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maria
9 Jun

UVB rays are a type of light emitted from the sun. UVB rays are known to cause sunburn, skin cancer, and accelerate skin aging. UVB rays are defined based on the length of their wave. UVB light has the wavelength between 290 and 320 nanometers.

UVB waves are shorter than the UVA ones. This is why they cannot penetrate human skin as deep as the UVA light can. At the same time, UVB light has more energy in it, meaning that it can cause a more direct damage to the skin cells (and their DNA more specifically).

Some of the popular UVB filters used in sunscreen include:

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maria
9 Jun

Sun radiates different types of light. Some of it falls into the so called ultraviolet range (UV light). When you hear terms "sun protection" and "sunscreen", what is usually meant is protection from the UV light.

The effect of light on the skin depends on the length of its wave. The shorter the wave, the more energy it has, but also, the more "shallow" it is in terms of how deep it can penetrate into our skin. The longer the wave, the less powerful it is in terms of energy, but the deeper it can penetrate into the skin.

Depending on the wavelength, we differentiate ultraviolet light type A (UVA), ultraviolet light type B (UVB), and ultraviolet light type C (UVC). UVC rays are the shortest, most powerful, and least penetrating, while the UVA rays are the least powerful, but the most penetrating among the three types. Luckily, the ozone layer in the atmosphere absorbs the UVC rays so they don't reach the Earth surface and don't get a chance to harm our skin.

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maria
2 Jun

I discovered this brand - London Grant  (handcrafted in Atlanta) - looking specifically for indie brands founded by people of color. I'm so grateful I've discovered it - beyond a great story, I just love the way they approach skincare and formulations.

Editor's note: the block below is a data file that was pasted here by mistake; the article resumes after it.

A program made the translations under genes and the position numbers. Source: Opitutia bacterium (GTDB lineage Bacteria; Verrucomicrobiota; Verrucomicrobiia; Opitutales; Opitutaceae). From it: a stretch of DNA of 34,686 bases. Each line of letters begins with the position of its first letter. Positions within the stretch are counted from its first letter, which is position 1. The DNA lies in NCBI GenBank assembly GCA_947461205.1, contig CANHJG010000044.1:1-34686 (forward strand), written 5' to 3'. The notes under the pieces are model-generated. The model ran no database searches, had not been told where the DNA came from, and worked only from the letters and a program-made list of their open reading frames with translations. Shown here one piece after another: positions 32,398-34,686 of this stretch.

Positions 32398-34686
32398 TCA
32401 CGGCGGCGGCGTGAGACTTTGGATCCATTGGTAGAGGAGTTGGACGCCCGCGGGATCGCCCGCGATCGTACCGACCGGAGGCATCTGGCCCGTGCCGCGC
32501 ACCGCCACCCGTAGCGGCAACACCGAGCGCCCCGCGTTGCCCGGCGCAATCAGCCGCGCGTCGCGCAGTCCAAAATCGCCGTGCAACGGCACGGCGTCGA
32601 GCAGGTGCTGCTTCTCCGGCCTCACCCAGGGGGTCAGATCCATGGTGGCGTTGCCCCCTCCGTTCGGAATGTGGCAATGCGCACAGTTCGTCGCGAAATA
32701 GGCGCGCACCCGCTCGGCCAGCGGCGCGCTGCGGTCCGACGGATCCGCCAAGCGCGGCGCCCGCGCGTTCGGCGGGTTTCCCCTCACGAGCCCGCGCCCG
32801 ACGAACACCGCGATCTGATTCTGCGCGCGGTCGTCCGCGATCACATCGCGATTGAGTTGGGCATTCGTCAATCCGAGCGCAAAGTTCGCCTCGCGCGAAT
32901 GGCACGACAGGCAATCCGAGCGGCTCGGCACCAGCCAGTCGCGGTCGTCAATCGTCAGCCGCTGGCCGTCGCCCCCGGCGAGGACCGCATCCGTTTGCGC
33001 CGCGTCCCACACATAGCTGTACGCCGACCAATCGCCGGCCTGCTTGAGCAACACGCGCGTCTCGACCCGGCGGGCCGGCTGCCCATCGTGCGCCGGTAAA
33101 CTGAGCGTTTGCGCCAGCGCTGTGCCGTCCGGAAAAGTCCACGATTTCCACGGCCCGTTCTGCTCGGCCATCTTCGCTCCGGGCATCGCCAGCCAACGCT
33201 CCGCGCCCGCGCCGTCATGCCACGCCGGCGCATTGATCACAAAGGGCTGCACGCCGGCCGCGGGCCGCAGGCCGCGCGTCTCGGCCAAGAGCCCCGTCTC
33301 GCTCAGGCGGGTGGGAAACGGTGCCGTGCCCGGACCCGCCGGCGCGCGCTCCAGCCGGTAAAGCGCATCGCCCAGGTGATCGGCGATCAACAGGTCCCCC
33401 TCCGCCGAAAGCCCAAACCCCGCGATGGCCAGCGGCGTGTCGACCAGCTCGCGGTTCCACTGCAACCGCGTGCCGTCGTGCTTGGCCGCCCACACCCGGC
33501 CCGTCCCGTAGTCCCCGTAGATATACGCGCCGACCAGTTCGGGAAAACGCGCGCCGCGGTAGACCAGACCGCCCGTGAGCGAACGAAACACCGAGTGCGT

In a nutshell, it's the best of the two worlds that rarely meet in skincare today: natural + fragrance free. And I personally as a skincare minimalist dig the name of their product line: The Minimalist Collection ❤️.

The brands founder, Tiffany Staten, started the company in 2016 in her small Atlanta kitchen. The brand's goal is to create products that are effective and safe for the whole family. And I think that many of the products indeed would work even for children.

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avatar Chloe
29 May

Hello! Let me introduce myself: I’m Chloé and I work with What’s In my Jar 👋🏼I am about to graduate with a degree in Biomedical Sciences, but my focus was Neuroscience, so I never particularly focused on skincare (until I got so obsessed with it that I decided to do my thesis on the microbiome and skin ageing this year🔬)

Like many of you, I have an acne journey. It started 3 years ago out of nowhere when I started university. I didn’t know why my skin was acting up and I didn’t know who to turn to because I thought my condition wasn’t severe enough to see a doctor. I had a preconception that acne was only related to poor hygiene which led me to over-exfoliate, pick at my skin, grow increasingly paranoid about each new blackhead or pimple, and be very hard on myself. It took me 2 years to go see a dermatologist...when my confidence was at an all time low. And it took me an extra year to finally feel equipped to take care of my acne on my own - phew, took a while!

Fastforward to today, there are three main things I wish I would’ve known:

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maria
28 May

We are seeing a surge of searches for this product on our website, and I thought I'd type a quick formula review.

Great things about this product:

  • No fragrance

  • Lovely packaging

  • Good basic moisturizing formula with humectants (sodium hyaluronate) and emollients (silicones mostly do the job, with addition of olive oil and tiny amounts of avocado oil).

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avatar Chloe